Kelly, 26, was the centerpiece of the John Lackey trade a few weeks back now that Craig is hitting like a pitcher. He has a 4.15 ERA (4.46 FIP) in 16 starts and 89 total inning this year, including a 4.00 ERA (4.81 FIP) in nine starts for Boston. His overall strikeout (6.37 K/9 and 16.3 K%) and walk (4.04 BB/9 and 10.4 BB%) rates stink, though he gets plenty of grounders (55.6%) and keeps the ball in the park (0.81 HR/9 and 12.9 HR/FB%). Lefties (.320 wOBA) have hit Kelly a little harder than righties (.299 wOBA). A mid-90s two-seamer is his main pitch, which he’ll use to set up low-80s changeups and upper-70s curveballs. He’ll throw a handful of mid-90s four-seamers and mid-80s sliders per start as well. Kelly held the Yankees to three runs in 6.2 innings earlier this month.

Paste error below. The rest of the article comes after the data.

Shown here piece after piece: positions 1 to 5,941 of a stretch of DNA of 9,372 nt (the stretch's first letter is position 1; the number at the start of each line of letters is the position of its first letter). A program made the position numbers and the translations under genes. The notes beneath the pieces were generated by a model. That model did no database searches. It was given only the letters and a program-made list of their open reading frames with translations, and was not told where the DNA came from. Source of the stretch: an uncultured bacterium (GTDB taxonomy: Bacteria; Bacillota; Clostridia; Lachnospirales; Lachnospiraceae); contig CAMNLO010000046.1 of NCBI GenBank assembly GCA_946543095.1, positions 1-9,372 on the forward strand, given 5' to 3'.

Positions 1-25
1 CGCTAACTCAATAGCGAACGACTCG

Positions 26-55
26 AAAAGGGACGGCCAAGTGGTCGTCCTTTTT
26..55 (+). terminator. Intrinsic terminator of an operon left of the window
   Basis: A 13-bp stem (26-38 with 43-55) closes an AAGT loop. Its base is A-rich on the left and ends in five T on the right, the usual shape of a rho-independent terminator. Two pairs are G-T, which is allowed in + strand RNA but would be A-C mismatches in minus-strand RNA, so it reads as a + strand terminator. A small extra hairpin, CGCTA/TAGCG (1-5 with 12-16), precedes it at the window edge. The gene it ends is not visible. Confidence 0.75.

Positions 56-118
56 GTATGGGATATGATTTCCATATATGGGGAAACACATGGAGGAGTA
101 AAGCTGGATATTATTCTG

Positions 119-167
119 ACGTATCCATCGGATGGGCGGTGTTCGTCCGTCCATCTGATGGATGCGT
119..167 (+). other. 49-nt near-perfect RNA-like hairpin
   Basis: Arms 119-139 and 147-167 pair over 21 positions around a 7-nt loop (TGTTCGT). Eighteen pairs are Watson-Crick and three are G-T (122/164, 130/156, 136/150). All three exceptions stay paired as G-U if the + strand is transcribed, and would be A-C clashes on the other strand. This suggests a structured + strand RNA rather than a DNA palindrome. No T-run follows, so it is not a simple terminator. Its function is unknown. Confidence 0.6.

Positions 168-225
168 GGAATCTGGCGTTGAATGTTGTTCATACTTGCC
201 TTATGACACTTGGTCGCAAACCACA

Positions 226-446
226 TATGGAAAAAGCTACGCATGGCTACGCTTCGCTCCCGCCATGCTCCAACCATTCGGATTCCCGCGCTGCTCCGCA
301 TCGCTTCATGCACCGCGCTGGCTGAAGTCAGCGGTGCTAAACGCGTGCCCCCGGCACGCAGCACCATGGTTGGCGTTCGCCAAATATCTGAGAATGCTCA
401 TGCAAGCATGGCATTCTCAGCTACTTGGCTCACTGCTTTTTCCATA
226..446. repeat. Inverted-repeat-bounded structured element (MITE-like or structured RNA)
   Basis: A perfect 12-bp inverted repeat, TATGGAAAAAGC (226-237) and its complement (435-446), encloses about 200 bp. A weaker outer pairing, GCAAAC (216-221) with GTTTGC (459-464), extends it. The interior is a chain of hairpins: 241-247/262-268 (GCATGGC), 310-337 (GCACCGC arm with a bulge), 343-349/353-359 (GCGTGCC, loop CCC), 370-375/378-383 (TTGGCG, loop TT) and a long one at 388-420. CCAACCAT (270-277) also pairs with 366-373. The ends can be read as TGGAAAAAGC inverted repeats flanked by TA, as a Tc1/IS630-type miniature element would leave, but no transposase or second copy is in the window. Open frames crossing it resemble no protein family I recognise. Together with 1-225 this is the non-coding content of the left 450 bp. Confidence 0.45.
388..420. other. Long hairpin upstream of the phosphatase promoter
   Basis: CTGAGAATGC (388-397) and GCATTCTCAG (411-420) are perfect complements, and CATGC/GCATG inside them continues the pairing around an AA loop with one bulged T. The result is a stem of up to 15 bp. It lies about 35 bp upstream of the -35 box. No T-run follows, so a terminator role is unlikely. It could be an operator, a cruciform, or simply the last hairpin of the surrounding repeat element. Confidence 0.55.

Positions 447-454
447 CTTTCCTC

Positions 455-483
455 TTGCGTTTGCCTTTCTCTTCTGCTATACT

Sunday: RHP Michael Pineda (vs. BOS) vs. RHP Clay Buchholz (vs. NYY)
In the span of a few days in late-July, the 30-year-old Buchholz went from being the Red Sox’s nominal number four starter to their staff ace. He has a 5.31 ERA (4.06 FIP) in 27 starts and 164.1 innings this year, with peripherals that are decent across the board: 7.01 K/9 (18.0 K%), 2.90 BB/9 (7.4 BB%), 0.93 HR/9 (9.6 HR/FB%), and 46.4% grounders. Buchholz has been hit much harder by lefties (.357 wOBA) than righties (.306 wOBA) this season. As always, Buchholz uses low-90s two and four-seamers as well as an upper-80s cutter to set up his knockout low-80s changeup and occasionally knockout upper-70s curveball. The Yankees scored four runs (two earned) in six innings against him in April, then seven runs in five innings in August.